Back in 2006, I knew nothing about the Histories. I was just another journalist, chasing after my own story and doing what I love to do best, write my plays. You know how we do it, well, come 2007, I get the opportunity to work with the RSC. Low and behold, I finally get the opportunity to see my first Shakespeare production, Henry V. I loved every minute of it. The dramatic action was consistent. The language was beautiful and sounded great. It was eloquently delivered by the actors. It had humour, it had style and above all, was and still is one of the most memorable piece of theatre I have ever seen. It is an event that will stay with me for a very long time.

This is the part that blew me, English history will take years to explore but Shakespeare’s ability to capture a period of time within these plays is fascinating and had critics rolling over to get the best angle they could on their reviews.

Finally the show comes to London and I have the opportunity to witness the whole cycle of plays in repertoire at the Roundhouse theatre. You bet I didn’t miss a day. I loved every minute of it - Richard II and III, Henry IV Parts I and II, and Henry VI Parts I, II and III – this was my one opportunity to experience English history with Londoners.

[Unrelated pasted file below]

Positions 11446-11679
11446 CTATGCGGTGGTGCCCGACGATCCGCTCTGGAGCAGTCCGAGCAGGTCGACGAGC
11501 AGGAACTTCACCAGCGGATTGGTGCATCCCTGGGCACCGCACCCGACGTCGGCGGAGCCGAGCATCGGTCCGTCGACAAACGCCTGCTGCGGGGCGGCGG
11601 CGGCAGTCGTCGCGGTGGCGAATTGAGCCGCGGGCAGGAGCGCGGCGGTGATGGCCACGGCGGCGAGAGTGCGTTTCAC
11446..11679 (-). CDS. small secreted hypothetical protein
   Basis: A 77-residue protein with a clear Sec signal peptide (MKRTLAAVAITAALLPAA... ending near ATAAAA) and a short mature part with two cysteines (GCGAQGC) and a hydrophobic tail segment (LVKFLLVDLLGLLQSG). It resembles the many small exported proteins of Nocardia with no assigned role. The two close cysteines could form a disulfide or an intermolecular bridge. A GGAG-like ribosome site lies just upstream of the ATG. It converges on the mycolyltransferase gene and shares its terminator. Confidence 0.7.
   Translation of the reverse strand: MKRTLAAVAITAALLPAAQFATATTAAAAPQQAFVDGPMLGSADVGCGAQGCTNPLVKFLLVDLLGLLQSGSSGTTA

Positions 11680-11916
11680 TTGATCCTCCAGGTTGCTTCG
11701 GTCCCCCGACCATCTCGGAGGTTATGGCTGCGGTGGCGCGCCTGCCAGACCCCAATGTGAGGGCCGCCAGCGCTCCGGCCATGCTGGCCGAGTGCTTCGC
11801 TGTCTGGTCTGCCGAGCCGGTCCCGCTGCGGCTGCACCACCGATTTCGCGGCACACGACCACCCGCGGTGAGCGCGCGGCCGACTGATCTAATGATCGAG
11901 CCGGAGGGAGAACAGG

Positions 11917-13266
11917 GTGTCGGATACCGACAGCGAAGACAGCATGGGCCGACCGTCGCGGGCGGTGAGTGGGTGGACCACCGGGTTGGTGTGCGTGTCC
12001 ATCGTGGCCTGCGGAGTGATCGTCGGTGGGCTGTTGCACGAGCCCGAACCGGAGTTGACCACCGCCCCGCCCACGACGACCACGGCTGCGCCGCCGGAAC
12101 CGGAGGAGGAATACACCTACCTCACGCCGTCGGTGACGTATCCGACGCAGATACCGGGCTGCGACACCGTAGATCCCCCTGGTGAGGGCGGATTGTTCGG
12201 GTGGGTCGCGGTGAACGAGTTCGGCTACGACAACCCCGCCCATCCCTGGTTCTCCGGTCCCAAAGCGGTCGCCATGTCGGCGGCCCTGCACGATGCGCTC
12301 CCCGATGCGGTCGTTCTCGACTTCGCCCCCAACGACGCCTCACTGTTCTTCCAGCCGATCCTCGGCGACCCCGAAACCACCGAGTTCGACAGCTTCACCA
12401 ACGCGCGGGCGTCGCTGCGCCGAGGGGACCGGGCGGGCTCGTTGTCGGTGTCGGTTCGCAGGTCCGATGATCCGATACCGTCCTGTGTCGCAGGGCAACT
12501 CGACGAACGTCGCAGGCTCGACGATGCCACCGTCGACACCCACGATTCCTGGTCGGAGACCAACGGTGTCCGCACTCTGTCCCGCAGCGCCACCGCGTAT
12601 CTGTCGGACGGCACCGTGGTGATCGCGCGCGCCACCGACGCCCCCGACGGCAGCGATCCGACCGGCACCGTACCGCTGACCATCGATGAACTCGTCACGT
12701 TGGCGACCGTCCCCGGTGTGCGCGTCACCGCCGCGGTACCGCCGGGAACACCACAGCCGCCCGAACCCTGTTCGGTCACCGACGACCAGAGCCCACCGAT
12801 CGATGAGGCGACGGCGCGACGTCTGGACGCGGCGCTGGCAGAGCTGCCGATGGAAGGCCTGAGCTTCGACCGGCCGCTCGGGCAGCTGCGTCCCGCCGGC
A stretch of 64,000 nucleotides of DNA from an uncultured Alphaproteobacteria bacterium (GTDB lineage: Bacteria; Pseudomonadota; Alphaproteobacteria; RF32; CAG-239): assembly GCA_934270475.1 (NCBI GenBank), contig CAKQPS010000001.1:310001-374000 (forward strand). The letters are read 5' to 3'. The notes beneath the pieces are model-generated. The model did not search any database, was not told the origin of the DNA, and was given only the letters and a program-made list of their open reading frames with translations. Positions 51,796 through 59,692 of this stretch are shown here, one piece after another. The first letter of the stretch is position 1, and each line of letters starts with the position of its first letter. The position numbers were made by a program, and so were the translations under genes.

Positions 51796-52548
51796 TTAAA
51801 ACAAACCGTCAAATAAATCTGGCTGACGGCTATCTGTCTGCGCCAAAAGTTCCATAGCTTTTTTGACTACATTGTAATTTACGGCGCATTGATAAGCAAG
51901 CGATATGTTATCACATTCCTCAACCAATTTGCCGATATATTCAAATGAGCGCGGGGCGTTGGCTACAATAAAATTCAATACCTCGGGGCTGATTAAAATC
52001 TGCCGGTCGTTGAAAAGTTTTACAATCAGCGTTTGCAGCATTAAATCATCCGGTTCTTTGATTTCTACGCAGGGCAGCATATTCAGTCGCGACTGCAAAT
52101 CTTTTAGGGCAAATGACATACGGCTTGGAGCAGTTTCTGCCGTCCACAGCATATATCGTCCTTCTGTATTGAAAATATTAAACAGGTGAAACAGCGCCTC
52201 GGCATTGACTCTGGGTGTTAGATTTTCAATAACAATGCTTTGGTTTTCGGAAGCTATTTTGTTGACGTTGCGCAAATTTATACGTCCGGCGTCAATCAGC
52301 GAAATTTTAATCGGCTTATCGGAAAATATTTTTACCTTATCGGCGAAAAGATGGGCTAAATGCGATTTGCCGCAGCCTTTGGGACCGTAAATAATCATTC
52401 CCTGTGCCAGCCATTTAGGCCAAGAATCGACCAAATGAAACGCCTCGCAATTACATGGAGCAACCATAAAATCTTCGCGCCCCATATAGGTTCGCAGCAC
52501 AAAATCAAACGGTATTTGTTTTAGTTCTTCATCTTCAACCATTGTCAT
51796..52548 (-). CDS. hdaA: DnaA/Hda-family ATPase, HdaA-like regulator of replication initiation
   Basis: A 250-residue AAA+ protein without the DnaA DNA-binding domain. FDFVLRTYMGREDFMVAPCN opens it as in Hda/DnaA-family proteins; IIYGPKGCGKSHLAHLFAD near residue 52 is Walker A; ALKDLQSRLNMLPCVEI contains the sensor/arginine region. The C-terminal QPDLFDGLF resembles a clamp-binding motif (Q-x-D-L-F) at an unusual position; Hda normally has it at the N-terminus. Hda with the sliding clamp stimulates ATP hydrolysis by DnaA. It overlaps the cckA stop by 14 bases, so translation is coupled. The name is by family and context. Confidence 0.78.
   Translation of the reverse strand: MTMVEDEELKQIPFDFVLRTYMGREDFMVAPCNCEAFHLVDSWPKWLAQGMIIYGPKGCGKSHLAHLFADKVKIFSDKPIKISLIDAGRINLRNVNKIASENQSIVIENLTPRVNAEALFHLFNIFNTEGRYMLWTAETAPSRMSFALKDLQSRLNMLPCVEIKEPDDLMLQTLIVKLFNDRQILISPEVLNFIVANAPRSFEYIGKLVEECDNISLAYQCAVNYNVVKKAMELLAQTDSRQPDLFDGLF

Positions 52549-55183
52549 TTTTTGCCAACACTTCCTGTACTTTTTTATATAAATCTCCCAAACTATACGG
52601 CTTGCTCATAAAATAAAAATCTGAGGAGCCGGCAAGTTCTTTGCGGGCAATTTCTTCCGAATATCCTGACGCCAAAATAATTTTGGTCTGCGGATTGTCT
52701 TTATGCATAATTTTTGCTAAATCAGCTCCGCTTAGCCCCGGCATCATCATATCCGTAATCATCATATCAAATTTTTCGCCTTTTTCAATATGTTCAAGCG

For me, Henry VI trilogy will always stand out because it had Chuk Iwuji in the lead role of Henry VI. The RSC did it again, cross-casting and for me, that stood out. It is an experience Iwuji himself describes as “The most joyfully, challenging, frustrating and enlightening experience of my life. I think that just encapsulates professional life anyway.”

To see one man have to suffer and be as helpless as his character was, despite being a king was truly breathtaking. Breathtaking not because he fought back but because the character of the man that he truly is came through to me as an audience member ever step of the way. Crowned king at 9 months old, that’s a job for anyone to take on. Yet he remained true to himself. You could call him an ineffective king because the actions of others move him about and I personally believe his decision making ability is crap. But who is to say, a king cannot have a heart.

The level of hatred which existed between the house of York and Lancaster was terrifying. Everyone made claim to the throne. People switched allegiance to the king and each other like they were changing their electricity or gas supplier.